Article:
March 23, 2018
Ben Juson – Evolution of BPO Industry in the Philippines
March 23, 2018
In this episode, Derek is joined by Ben Juson, the Managing Director of Aptus. Join us as Derek deep dives and talks about Ben’s journey in the Outsourcing Industry.
- Ben started his career way back in the year 2000 when the call center industry was not even known.
- He started to feel that there’s more to outsourcing solutions for this segment of the market when his previous company took out their technical support service for the small to the medium-sized clients.
- Ben believes that the industry now is better at nurturing the workforce that they’ve got.
- Former employees of big BPO’s have leveraged their experience and have world-class experience that makes their service delivered on time according to Ben.
- Ben shares that there was no such thing as non-voice, email, chat support or even the term BPO that even not existing back then.
- He mentioned that the advent of technology, the telecommunications, everything fell in to place which led to the evolution of the BPO industry in the Philippines.
- In 2000, it was a big multinational only that had access to outsourcing.
- Teleperformance has 200,017 employees across 340 locations across 74 countries.
- In the beginning, outsourcing was just like a call center function.
Hi and welcome to another episode of the Outsource Accelerator podcast. This is episode number 136. My name is Derek Gallimore of Outsource Accelerator of course. And today we are talking Ben Juson of Aptus, Aptus is a kinda high, value high boutique outsourcing BPO. Ben interestingly has been working in the outsourcing industry pretty much from the early days of the industry which surprisingly isn’t that longer it was in about 2000 that he got a job with Teleperformance. So it’s really interesting discussion about the history of outsourcing and I’m probably a little bit bias that maybe not that interesting in general, but I recon someone should write a book about the history of outsourcing because it really is, quite an incredible journey from a commercial perspective but anyway lets read a whole and a side note, enjoy this chat with Ben and of course if you want any of the contact details or show notes then go to outsourceaccelerator.com/133.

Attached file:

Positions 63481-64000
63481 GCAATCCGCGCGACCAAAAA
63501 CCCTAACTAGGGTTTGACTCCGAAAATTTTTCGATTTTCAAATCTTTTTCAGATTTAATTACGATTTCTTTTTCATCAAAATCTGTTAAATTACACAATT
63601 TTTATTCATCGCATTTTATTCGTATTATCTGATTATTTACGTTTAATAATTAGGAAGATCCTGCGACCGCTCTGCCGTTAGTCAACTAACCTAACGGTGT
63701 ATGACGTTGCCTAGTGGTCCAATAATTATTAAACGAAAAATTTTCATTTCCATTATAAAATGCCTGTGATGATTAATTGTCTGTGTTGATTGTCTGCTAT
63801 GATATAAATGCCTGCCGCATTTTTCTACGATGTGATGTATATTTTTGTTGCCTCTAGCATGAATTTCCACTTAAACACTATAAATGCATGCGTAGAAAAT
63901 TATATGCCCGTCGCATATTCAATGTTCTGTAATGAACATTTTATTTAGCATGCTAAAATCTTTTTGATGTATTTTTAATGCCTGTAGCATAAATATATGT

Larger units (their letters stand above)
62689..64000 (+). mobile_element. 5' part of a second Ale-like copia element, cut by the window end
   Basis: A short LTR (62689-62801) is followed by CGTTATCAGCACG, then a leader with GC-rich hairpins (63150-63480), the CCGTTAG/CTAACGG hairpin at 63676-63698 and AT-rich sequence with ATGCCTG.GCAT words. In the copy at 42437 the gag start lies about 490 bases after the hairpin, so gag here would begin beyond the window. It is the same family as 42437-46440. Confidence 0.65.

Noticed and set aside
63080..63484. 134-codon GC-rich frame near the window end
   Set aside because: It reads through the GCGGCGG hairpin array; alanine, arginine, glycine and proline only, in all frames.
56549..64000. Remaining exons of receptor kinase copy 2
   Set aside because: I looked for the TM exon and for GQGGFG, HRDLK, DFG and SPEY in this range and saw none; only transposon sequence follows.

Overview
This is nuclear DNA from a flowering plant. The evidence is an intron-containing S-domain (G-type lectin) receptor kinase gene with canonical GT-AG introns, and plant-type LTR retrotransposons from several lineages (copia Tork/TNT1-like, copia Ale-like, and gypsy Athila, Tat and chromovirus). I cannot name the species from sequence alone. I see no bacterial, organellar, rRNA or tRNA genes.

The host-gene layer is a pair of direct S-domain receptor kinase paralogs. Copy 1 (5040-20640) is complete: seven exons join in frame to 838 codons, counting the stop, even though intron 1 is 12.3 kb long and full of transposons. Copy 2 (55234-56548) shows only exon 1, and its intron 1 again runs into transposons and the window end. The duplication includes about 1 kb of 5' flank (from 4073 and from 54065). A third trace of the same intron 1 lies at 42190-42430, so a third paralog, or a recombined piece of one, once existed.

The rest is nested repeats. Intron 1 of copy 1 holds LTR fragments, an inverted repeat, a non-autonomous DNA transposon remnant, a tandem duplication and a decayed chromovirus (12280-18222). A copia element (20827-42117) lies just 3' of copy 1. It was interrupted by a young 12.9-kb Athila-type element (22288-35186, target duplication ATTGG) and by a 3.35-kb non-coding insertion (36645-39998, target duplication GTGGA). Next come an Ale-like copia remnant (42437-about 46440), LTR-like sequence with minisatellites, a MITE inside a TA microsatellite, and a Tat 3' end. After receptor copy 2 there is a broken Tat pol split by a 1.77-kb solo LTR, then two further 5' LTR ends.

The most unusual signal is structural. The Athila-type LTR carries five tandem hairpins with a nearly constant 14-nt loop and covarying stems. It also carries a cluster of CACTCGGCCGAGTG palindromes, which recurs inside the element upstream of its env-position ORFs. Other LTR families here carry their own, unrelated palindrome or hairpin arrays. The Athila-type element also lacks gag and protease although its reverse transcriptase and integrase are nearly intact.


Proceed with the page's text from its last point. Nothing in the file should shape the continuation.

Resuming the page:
Derek: Welcome back everybody, today we are joined by Ben Juson of Aptus, Hi Ben how are you?
Ben: All good, All good. Thanks for getting me in to your podcast, Derek.
Derek: Absolute pleasure. Thanks for joining us. Ben you’re a Managing Director of Aptus, Were gonna hear more about that of course.Can you, I supposed initially just introduce your self. You had a long and lustrous career in outsourcing, So I think you’re pretty much been with it since the kinda, the beginning of the industry so I really want to tap into your experience and knowledge in that respect. But yeah just introduce yourself and how you came to be the managing director of Aptus.